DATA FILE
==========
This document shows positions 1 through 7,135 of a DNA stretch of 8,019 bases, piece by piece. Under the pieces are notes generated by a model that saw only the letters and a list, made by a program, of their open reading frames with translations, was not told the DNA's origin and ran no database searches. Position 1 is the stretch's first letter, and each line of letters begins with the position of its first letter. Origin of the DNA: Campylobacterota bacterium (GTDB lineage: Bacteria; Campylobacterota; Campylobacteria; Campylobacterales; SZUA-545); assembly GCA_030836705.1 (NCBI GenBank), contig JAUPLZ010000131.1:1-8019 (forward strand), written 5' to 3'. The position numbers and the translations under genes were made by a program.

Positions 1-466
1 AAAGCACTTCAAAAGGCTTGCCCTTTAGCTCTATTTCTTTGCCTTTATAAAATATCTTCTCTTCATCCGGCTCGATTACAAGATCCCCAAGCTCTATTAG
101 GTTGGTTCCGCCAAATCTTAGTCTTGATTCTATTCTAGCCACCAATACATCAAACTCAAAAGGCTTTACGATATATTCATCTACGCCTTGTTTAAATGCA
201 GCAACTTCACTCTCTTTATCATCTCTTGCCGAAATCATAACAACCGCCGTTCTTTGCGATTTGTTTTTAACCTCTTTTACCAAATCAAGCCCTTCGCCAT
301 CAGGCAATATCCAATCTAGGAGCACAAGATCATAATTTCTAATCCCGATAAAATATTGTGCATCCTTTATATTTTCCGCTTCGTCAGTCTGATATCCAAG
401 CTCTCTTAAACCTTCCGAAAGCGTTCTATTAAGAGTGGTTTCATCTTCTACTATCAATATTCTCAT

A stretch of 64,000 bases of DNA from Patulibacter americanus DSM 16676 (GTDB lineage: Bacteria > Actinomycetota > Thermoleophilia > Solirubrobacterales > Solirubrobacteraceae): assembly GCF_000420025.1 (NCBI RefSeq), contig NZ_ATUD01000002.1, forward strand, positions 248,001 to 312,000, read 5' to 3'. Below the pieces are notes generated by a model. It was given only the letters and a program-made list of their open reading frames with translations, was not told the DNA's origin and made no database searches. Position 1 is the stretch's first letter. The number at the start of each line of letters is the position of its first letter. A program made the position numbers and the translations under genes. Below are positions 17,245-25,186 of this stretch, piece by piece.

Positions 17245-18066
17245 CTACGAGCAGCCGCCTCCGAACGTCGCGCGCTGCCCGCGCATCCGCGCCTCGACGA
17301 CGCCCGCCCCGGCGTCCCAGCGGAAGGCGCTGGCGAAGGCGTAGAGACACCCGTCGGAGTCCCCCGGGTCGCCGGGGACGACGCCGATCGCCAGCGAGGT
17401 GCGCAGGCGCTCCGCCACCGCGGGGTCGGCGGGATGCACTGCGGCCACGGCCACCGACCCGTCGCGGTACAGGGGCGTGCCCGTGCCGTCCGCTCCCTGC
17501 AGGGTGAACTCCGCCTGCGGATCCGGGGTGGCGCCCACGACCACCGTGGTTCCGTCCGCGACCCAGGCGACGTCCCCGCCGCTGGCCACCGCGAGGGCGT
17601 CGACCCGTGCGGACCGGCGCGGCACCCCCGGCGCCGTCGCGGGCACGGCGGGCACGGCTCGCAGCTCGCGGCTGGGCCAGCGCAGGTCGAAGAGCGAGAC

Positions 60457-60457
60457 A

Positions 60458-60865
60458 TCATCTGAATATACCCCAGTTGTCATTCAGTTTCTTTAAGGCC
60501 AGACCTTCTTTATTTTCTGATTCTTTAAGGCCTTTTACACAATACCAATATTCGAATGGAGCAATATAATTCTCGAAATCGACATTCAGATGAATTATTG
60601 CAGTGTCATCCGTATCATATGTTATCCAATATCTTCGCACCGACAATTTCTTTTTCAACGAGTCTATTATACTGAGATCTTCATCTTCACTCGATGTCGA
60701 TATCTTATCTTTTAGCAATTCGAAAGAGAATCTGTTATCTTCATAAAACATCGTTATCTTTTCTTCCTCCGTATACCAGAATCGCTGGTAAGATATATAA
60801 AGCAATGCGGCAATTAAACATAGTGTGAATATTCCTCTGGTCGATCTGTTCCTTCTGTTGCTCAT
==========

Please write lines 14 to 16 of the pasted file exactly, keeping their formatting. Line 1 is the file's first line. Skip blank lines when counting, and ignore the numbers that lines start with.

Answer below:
17601 CGACCCGTGCGGACCGGCGCGGCACCCCCGGCGCCGTCGCGGGCACGGCGGGCACGGCTCGCAGCTCGCGGCTGGGCCAGCGCAGGTCGAAGAGCGAGAC

Positions 60457-60457
60457 A